It is now clear (see ) that General Stanley McChrystal, top US and NATO commander in Afghanistan, is recommending a strategy of “counterinsurgency” as the key to success in that country. Developed in the post-World War II period by French, British, and American strategists, counterinsurgency sought to learn from successful revolutionary movements such as those of China, Vietnam, and Algeria, in order to prevent any more such successes. Unfortunately, attempts to carry out such a strategy have been repeatedly unsuccessful, and there is little chance that such an undertaking in Afghanistan will fare any better.
Counterinsurgency theorists took seriously Mao Zedong’s dictum that guerrilla fighters must relate to the people as the fish relates to water. At least two possible—and contradictory—conclusions were drawn from this. The first was that the opponents of revolution should also relate to the people as the fish does to water. The second was that anti-revolutionary forces must attack the population, killing them or forcing them to flee, in order to “dry up the sea” in which the guerrillas live.
The problem with the former lesson was that any incumbent regime would not be facing a revolutionary insurgency in the first place if it really related to the people as the fish to water. The problem with the second lesson was that, while repression against the civilian population might strike a blow against the guerrillas, it would also alienate the population from the regime and produce more support for the guerrillas.
As the French, British, and Americans tried to combat revolutionary insurgencies they were even more subject to these problems than local regimes were. For example, if it was difficult for the South Vietnamese regime to relate to the people as the fish to water, how much more difficult was it for the alien American forces?
Thus, it should not surprise us that the record of counterinsurgency in the Cold War and post-Cold War periods was poor. The French failed in both Indochina and Algeria. The British defeated guerrillas in Malaya, but lost their colonial empire nonetheless. The Americans failed in Cuba, Vietnam, and Nicaragua, and succeeded in El Salvador. In a few other Latin American cases (such as Peru) incumbent regimes with strong U.S. support defeated insurgencies, while others (Colombia) did not.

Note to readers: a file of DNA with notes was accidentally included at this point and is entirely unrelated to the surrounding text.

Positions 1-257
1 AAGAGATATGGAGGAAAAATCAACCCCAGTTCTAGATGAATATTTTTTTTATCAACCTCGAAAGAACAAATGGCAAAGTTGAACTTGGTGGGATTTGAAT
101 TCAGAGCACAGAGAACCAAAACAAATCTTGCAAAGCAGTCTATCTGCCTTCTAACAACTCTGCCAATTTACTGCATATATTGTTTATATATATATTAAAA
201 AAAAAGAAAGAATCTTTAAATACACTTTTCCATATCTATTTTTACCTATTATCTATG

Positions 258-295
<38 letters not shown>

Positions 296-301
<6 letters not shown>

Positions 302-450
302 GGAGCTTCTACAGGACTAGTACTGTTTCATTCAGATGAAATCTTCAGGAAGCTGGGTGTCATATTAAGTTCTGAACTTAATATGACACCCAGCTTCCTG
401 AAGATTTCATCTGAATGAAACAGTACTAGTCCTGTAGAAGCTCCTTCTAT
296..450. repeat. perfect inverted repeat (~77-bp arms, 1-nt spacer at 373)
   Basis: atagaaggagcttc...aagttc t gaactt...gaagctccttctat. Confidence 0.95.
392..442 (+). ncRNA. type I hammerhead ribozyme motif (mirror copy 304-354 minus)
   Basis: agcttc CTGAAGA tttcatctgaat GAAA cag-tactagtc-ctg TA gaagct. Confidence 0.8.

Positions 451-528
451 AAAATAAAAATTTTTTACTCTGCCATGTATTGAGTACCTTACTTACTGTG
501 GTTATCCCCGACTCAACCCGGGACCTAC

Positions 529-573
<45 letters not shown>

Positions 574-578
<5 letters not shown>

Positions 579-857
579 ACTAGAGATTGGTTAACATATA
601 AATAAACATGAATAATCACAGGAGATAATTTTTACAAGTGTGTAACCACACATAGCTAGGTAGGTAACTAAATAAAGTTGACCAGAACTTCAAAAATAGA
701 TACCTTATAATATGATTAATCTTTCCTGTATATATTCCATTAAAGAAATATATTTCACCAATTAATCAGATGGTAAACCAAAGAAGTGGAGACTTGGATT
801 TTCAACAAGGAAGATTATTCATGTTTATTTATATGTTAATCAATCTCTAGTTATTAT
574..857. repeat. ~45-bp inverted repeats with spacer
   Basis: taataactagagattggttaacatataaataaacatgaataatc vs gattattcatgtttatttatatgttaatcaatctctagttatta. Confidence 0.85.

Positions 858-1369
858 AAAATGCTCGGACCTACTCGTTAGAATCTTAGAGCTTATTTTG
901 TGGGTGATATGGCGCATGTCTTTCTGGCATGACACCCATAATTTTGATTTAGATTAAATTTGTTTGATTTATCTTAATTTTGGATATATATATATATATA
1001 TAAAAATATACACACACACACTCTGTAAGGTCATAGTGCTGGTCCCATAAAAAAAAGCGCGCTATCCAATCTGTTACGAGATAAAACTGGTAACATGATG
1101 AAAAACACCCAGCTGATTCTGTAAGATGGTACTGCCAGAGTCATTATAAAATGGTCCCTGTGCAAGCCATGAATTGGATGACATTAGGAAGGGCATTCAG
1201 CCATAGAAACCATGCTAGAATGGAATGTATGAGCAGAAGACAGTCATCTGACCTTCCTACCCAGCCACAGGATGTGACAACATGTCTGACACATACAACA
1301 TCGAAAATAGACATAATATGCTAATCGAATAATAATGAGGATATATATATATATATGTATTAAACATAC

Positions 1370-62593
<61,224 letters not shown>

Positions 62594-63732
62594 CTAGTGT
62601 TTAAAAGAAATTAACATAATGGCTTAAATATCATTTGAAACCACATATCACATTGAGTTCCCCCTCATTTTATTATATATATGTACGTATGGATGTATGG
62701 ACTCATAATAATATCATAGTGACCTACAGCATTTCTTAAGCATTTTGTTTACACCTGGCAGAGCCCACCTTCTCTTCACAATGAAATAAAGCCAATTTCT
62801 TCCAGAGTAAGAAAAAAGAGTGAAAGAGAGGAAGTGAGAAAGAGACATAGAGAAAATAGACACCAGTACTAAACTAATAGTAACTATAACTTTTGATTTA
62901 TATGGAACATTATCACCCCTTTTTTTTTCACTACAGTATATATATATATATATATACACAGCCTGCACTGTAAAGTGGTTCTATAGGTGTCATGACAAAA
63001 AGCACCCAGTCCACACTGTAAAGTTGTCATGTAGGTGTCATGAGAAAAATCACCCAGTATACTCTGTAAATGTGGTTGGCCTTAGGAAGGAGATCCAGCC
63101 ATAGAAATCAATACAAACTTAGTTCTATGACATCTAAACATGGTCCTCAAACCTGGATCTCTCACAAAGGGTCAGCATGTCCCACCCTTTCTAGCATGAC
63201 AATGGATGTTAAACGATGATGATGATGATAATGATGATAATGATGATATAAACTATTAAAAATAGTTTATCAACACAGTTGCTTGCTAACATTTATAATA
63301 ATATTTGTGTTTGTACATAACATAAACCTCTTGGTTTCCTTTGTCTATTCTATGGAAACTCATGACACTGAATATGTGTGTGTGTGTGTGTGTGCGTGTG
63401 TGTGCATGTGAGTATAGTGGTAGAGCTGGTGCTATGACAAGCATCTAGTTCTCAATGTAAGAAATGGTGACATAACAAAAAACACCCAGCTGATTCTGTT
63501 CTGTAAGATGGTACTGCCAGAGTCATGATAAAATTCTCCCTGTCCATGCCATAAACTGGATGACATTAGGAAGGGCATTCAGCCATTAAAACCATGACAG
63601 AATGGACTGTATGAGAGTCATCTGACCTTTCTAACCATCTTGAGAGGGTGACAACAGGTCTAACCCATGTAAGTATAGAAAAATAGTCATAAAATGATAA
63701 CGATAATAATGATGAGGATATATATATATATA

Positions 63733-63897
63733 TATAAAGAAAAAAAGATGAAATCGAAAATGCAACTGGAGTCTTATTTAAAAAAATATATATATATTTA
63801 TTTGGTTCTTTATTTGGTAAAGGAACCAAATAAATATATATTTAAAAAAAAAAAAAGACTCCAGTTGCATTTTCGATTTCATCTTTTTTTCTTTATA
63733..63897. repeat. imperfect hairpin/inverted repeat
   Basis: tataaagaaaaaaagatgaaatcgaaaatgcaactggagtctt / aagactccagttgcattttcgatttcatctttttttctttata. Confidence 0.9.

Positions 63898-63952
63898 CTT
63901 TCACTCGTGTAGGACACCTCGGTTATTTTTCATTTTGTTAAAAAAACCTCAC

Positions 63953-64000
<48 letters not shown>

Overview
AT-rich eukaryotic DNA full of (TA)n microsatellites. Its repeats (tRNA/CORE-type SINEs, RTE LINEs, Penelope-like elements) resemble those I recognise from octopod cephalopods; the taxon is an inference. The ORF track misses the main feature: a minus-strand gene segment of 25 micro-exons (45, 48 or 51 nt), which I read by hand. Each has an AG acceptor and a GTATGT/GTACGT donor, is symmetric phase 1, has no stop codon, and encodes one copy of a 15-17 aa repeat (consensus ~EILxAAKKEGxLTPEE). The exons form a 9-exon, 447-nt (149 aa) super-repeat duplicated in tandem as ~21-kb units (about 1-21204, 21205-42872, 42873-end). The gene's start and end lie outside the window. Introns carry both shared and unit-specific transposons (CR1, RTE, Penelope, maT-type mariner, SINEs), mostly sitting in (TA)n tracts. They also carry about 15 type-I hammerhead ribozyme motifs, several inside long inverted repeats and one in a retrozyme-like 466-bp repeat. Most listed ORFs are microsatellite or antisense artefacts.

The political price of counterinsurgency was very high. In the 1960s and 1970s, the United States promoted military regimes in most of Latin America that used counterinsurgency doctrine to justify mass killings, torture, and disappearances (“drying up the sea”).
How is this relevant to Afghanistan? That country is clearly subject to the same problems that were cited earlier. It is difficult, at best, for the regime we support to really relate to its population as fish to water. It is impossible to imagine American forces doing so when few of them even speak any of the languages and there is no way that they can be at home in the cultures.
They are fighting an insurgency that grew organically out of the culture and does speak the languages. Because soldiers cannot quickly or easily tell civilians from guerrillas, innocents will inevitably be killed or hurt, and that will build support for the insurgents and undermine the regime.
There is an additional problem in Afghanistan: unlike earlier cases where we were supporting an existing regime, in this case (as also in Iraq) we invaded, overthrew the existing regime, and replaced it with one more to our liking. The regime we defend in Afghanistan has few roots and little capacity to deliver either security or wellbeing to the population.
Counterinsurgency cannot succeed under these circumstances. The war in Afghanistan was in some sense justified by Taliban and Al Qaeda aggression, but it was prosecuted incompetently with inadequate resources by the Bush administration. McChrystal now proposes a major increase in those forces, on top of the additional troops already dispatched by President Obama. But we have no better chance of prevailing there than the Soviets did in after their invasion thirty years ago. Our very presence as occupiers undermines the possibility that any government we support could ever achieve legitimacy and stability, because they will always be seen as puppets of the United States.
President Bush and his administration warned us of the catastrophic consequences of withdrawing before victory. But if they had done the careful analysis that we expect of a competent government, they would not have sent our troops in to begin with. The fundamental premise of counterinsurgency is wrong. We ought to be extricating ourselves, not escalating our involvement. The solution to the threat from Al Qaeda is not military, but political.
Counterinsurgency can, at best, hold the enemy at bay as long as we are willing to commit our resources and lives to the mission. It is a recipe for a quagmire.